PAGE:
A series of projects across London, Peterborough and Southend, exploring what ‘good behaviour’ means for women in the 21st Century

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Who decides what good behaviour is? What are the rules around how things are, or should be done, and are these any use today?

Where do we learn our manners? What do we value? What do we reject?

Where do we draw the line between bad manners and bad behaviour?

Decorum comprised a series of projects by intergenerational arts charity Magic Me. The projects sought to explore what ‘good behaviour’ means for women in the 21st Century.

In 2018 3 projects looked at this topic, in London, Southend and Peterborough. Each group, made up of school age girls and older women from the community, made a film (or films) as part of their work.  In October 2018 we then invited the public to get involved through a month long digital campaign.

I was so surprised to discover that we didn’t all have the same understanding of good manners!

You can watch the films here, with reflections from lead artist, Sue Mayo about each project:

In Decorum (Tower Hamlets) we were interested in how we manage behaviours we are not sure about, so we thought about people eating together with different understandings of good manners, houses with a ‘shoes off rule’ who have a guest who doesn’t know the rule, people crying or singing in the street, with different reactions. The group had many different ideas of decorum, springing from different life experience and different cultural and faith frameworks, but there were also just different human reactions to situations. , and we wanted to show how much has to be navigated in living in London.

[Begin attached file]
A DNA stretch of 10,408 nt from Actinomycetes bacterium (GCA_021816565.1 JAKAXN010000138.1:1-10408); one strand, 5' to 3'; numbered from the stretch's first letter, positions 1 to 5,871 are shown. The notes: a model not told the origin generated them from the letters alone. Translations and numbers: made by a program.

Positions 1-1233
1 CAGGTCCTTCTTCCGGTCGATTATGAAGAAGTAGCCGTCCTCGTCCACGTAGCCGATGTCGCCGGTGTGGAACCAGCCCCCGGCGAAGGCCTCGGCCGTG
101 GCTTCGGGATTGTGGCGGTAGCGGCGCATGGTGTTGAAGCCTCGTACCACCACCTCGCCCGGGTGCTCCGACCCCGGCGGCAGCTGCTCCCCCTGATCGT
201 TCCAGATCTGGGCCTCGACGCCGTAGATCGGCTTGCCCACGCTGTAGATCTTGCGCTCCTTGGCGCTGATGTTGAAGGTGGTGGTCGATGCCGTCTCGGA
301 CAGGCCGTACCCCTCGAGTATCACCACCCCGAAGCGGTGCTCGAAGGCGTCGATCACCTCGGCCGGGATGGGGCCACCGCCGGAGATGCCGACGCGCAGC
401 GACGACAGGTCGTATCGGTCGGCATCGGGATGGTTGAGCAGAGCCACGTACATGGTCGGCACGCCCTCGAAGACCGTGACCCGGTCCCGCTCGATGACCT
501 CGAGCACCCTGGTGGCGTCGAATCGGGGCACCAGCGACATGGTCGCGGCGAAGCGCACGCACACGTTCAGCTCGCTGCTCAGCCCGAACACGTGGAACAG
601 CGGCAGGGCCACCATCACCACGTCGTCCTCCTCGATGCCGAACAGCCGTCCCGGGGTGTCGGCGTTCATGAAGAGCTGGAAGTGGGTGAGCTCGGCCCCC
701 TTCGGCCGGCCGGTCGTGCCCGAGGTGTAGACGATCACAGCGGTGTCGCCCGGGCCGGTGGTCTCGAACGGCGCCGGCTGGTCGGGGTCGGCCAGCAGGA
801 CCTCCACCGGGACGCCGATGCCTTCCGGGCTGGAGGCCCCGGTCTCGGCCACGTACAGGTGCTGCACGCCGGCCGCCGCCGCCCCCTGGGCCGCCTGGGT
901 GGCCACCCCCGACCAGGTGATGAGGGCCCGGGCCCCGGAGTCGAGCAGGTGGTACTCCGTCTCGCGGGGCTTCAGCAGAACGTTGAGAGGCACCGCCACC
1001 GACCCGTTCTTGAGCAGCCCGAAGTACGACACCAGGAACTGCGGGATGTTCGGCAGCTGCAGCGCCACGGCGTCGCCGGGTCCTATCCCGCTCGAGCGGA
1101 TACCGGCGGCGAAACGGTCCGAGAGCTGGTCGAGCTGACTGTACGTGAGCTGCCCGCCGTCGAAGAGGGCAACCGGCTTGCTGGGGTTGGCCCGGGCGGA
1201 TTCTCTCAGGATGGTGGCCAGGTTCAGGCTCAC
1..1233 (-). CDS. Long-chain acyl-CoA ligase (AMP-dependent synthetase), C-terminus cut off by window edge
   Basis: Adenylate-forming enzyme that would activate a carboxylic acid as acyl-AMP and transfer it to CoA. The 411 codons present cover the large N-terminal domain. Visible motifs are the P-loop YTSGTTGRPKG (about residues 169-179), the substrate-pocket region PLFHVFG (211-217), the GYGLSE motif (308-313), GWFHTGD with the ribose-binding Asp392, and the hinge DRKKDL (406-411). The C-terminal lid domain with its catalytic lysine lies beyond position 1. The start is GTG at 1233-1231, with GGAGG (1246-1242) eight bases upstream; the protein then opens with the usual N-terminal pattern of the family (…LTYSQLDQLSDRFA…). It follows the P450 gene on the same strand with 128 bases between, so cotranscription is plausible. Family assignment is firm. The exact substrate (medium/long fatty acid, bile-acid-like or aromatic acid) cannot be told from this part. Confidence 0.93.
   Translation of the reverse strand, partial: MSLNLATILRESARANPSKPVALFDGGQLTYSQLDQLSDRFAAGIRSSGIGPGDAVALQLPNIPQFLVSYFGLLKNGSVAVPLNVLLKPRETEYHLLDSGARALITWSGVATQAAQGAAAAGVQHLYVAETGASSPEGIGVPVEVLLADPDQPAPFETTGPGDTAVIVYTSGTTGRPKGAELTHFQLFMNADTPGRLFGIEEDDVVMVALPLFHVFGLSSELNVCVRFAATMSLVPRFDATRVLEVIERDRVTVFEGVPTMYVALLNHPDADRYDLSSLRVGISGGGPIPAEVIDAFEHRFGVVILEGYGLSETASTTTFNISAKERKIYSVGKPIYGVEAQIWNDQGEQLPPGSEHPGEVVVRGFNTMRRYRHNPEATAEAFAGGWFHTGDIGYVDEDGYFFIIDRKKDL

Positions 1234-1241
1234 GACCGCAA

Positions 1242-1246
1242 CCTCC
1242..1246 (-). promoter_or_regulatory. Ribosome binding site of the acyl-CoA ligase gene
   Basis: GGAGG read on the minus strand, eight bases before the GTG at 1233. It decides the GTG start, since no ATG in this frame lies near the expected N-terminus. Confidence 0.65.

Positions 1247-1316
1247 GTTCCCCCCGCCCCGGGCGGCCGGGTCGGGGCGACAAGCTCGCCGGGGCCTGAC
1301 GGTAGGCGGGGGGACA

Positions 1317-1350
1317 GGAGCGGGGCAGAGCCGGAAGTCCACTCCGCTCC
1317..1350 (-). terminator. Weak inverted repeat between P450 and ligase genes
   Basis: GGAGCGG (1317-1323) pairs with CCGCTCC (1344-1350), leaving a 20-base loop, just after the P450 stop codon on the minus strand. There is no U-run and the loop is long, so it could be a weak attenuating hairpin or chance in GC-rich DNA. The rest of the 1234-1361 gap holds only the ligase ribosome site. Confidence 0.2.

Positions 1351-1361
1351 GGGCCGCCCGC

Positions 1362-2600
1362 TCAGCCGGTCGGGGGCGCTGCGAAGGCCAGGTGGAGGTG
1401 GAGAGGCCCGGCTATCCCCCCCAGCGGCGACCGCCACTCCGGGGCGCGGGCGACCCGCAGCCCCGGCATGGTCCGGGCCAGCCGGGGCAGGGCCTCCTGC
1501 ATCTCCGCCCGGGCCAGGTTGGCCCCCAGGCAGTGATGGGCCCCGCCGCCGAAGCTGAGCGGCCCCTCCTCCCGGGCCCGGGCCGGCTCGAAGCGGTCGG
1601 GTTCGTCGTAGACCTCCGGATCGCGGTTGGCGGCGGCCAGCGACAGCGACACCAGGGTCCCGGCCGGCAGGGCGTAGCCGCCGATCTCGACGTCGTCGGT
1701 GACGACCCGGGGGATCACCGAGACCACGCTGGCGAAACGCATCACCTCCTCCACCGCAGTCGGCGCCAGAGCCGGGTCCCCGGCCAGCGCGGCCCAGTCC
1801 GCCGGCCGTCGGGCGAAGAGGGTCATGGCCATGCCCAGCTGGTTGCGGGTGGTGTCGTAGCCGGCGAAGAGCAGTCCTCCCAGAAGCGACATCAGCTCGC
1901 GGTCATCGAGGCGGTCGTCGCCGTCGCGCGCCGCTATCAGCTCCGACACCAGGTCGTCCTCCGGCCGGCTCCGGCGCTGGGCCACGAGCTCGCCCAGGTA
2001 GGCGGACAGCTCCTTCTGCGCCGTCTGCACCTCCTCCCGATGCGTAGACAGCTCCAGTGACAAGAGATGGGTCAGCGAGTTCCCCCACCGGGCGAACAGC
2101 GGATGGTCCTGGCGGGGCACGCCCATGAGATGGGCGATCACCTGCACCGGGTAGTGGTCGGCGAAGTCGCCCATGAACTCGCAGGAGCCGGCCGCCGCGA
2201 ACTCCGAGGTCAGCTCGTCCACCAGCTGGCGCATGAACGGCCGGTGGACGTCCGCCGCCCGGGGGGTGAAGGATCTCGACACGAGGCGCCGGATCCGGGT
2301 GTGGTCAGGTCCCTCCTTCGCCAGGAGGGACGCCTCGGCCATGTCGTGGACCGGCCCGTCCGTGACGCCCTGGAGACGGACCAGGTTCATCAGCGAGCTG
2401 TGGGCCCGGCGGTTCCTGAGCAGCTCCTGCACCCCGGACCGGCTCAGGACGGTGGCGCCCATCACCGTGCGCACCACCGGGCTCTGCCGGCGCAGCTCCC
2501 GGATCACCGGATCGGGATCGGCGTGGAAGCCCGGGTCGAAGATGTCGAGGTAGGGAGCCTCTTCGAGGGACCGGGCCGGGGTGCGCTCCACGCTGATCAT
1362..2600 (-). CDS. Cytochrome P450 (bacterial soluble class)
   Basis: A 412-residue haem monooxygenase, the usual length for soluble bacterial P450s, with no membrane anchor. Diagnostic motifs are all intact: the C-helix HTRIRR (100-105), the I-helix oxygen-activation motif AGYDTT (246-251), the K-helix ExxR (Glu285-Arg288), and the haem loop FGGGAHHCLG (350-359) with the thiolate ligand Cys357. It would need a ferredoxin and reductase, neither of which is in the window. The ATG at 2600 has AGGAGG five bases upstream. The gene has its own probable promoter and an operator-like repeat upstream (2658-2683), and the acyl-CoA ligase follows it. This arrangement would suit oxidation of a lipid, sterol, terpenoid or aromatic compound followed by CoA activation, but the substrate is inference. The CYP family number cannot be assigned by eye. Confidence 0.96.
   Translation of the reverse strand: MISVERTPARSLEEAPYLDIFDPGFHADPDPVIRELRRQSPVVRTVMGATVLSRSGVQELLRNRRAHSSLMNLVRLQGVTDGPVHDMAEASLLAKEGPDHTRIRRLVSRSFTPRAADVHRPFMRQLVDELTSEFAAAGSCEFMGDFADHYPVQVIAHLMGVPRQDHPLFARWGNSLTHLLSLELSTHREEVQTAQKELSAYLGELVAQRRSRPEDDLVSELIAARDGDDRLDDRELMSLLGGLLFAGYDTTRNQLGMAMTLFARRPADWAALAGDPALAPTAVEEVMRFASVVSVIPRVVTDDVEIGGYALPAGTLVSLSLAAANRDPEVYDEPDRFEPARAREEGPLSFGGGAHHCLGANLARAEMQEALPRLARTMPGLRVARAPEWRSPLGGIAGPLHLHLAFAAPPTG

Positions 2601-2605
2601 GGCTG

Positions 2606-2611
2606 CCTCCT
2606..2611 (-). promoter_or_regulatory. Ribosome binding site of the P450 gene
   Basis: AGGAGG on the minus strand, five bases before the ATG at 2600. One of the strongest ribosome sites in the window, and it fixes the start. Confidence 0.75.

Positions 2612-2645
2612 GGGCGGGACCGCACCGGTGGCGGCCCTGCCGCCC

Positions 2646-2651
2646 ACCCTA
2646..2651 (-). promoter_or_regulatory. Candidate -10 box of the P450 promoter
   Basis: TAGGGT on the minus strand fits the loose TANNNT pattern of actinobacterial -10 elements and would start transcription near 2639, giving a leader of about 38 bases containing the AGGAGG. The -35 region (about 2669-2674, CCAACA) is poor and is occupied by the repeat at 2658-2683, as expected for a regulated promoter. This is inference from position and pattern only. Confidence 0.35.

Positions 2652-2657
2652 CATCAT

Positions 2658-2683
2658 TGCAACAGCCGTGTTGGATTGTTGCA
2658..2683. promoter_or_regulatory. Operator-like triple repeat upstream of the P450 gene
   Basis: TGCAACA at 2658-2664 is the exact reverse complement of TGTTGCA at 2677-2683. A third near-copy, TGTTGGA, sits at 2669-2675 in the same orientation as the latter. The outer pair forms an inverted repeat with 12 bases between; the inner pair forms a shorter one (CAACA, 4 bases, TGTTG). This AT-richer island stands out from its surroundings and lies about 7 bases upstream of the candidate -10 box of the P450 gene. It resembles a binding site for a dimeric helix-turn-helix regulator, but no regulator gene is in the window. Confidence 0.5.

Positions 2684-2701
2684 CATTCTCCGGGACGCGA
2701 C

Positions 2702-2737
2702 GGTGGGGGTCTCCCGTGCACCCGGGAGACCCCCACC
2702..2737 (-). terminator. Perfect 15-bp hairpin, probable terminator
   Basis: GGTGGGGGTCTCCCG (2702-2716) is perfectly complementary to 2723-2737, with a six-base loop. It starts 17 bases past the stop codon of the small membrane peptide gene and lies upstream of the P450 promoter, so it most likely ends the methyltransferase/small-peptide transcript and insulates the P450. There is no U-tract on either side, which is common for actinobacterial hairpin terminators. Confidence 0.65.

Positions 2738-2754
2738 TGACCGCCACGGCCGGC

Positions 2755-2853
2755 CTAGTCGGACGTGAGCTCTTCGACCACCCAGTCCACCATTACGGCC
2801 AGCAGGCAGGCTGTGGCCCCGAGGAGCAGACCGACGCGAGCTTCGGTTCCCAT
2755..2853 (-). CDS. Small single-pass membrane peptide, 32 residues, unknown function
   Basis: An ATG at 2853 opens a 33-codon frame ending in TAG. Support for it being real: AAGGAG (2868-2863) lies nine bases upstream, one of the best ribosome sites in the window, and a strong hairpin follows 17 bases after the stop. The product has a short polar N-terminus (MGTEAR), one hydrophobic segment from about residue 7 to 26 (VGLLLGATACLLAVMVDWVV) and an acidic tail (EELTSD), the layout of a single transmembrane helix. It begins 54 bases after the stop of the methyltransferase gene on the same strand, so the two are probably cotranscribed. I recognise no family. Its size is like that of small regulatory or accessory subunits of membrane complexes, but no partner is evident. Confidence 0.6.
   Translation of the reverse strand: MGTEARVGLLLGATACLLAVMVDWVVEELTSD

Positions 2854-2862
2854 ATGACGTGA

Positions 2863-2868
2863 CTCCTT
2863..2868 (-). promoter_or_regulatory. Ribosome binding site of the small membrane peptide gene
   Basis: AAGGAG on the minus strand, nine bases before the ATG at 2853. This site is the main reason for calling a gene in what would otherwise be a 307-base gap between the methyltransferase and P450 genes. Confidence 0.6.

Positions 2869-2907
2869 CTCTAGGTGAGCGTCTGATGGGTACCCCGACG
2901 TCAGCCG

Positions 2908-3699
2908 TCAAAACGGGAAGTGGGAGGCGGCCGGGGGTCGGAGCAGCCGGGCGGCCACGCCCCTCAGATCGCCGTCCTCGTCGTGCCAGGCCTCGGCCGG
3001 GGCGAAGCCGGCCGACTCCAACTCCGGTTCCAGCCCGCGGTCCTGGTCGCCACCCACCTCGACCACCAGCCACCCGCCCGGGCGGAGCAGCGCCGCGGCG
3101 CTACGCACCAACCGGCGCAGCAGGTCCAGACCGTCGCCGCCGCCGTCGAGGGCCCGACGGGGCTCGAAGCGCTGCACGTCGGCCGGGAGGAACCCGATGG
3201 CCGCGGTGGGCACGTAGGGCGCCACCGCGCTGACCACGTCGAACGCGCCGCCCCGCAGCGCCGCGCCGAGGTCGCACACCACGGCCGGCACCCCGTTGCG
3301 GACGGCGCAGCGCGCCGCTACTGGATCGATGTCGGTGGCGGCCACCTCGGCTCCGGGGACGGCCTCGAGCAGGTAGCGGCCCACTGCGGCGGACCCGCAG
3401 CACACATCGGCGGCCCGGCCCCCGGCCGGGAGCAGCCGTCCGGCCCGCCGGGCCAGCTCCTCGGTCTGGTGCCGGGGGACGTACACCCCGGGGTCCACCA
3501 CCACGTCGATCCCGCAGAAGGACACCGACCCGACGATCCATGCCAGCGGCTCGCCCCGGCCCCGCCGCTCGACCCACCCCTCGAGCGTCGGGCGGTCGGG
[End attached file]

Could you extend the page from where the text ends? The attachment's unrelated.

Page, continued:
In Decorum: ‘Accept/Reject ‘ in Southend the group considered the idea of what was acceptable and unacceptable to them, and discovered some commonalities but some differences. We also spent time focusing on how it feels when you yourself mess up, and know you have offended someone or transgressed an unwritten rule. We discovered what strong feelings people can have about things that may seem unimportant to others, and made the important discovery that while values may be universal, how we enact them isn’t always the same. We also considered stereotypes about Essex women, and how to bust them.

In ‘Dear Dilemma’ in Peterborough we thought a lot about how behaviours may vary with different people and in different places. So what feels OK with friends may not be appropriate with family. We discovered that there are often dilemmas in working out the best way to behave that is fair to everyone. We also considered what is bad manners and what is really serious: individuals in the group shared some experiences which crossed the line from decorum into seriously bad behaviour, and we thought about how important it is to find ways of behaving respectfully to one another.

Here are some thoughts from participants:

“Where I live now you always make a cup of tea for someone who pops in, but when I married I went to live abroad, and discovered that there the custom was quite different. What was good manners there was to sit and chat for at least half an hour. When I returned home I had to learn to put the kettle on , quickly, or people were offended!”